The difference between a Jr & Senior programmer at Gitlabs

https://about.gitlab.com/jobs/build-engineer/

 

Junior Build Engineer

Junior Build Engineers are developers who meet the following criteria:

  1. Technical skills
    • Is able to write code in required languages but needs guidance in writing modular and maintainable code
    • Has less experience to no experience with containers
    • Proposes default configuration to reduce the need for configuration by customers
  2. Code quality
    • Leaves code in substantially better shape than before
    • Is able to write clear documentation
  3. Communication
    • Needs help with time management
    • Is able to follow technical conversations within the team
  4. Performance & Scalability
    • Needs help writing production-ready code
    • Has little to no experience writing large scale apps

Senior Build Engineer

Senior Build Engineers are experienced developers who meet the following criteria:

  1. Technical Skills
    • Are able to write modular, well-tested, and maintainable code
    • Know the domain really well and radiate that knowledge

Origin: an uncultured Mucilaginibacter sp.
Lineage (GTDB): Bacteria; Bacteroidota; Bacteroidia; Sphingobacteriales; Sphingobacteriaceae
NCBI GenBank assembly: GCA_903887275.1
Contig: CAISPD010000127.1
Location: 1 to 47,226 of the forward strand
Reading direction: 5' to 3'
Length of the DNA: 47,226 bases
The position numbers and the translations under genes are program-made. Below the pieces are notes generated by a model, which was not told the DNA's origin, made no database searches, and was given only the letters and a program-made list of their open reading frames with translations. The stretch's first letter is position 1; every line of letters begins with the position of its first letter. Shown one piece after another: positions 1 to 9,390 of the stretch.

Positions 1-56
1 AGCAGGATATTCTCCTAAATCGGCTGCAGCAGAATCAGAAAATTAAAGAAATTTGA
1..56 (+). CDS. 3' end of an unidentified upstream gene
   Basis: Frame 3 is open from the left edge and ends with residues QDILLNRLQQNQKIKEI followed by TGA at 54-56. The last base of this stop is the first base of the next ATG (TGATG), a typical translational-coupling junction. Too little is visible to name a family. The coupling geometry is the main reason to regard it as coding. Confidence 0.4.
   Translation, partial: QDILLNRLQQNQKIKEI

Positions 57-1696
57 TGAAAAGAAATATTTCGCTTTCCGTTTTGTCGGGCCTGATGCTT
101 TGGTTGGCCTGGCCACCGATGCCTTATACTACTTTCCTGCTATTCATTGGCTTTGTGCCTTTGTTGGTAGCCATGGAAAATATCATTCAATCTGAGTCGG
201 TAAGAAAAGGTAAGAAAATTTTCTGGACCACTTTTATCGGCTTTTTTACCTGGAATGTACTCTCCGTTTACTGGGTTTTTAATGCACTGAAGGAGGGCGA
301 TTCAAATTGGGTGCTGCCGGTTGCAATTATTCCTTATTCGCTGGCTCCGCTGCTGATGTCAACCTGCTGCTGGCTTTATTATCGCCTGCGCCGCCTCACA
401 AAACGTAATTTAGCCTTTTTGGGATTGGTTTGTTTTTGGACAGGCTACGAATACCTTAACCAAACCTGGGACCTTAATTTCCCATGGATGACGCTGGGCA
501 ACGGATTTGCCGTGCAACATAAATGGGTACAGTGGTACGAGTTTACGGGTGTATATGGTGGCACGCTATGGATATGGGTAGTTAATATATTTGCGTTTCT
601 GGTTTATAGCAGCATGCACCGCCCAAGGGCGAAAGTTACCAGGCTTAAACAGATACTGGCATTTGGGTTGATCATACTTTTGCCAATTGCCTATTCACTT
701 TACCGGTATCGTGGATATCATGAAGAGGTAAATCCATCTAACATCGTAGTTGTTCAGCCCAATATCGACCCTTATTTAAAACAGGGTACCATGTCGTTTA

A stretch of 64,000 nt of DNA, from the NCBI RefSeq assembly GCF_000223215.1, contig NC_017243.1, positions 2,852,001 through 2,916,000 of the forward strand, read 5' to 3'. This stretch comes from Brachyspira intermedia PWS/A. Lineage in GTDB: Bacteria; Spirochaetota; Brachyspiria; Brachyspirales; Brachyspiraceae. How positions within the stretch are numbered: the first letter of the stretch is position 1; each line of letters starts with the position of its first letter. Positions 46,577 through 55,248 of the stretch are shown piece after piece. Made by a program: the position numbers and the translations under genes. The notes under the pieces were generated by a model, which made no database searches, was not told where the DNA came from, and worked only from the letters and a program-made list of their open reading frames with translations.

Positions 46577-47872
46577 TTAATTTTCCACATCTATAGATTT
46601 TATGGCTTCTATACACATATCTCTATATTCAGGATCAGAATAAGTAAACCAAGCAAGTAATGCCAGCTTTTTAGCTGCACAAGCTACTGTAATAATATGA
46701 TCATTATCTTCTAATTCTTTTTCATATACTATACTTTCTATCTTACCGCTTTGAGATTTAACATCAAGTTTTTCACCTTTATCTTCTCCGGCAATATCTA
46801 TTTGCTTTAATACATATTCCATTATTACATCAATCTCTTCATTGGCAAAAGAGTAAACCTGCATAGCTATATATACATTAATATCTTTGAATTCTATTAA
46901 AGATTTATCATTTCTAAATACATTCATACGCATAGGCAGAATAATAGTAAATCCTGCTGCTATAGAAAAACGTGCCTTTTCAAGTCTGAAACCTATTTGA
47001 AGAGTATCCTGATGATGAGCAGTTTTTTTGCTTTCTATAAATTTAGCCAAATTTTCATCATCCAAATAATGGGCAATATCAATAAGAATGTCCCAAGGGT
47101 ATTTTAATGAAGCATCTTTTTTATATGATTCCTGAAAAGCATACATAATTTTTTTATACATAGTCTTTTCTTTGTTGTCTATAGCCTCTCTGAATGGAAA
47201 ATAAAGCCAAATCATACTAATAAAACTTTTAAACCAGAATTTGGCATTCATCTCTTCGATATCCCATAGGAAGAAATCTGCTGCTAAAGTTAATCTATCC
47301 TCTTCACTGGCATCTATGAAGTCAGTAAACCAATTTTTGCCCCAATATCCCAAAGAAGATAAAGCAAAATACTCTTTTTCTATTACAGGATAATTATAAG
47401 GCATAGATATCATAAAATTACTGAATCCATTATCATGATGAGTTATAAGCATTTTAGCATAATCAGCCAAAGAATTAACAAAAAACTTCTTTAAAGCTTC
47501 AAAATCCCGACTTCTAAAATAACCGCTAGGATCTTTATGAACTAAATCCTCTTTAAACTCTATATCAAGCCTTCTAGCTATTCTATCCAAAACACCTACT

• Contribute to one or more complementary projects
  2. Leadership
    • Begins to show architectural perspective
    • Proposing new ideas, performing feasibility analyses and scoping the work
  3. Code quality
    • Leaves code in substantially better shape than before
    • Fixes bugs/regressions quickly
    • Monitors overall code quality
    • Reacts efficiently to build failures
    • Creates test plans
  4. Communication
    • Provides thorough and timely code feedback for peers
    • Able to communicate clearly on technical topics
    • Keeps issues up-to-date with progress
    • Helps guide other merge requests to completion
    • Is able to help with recruiting
  5. Performance & Scalability
    • Excellent at understanding the cost of a change
    • Excellent at writing production-ready code with little assistance
    • Able to write complex code that can scale with a significant number of users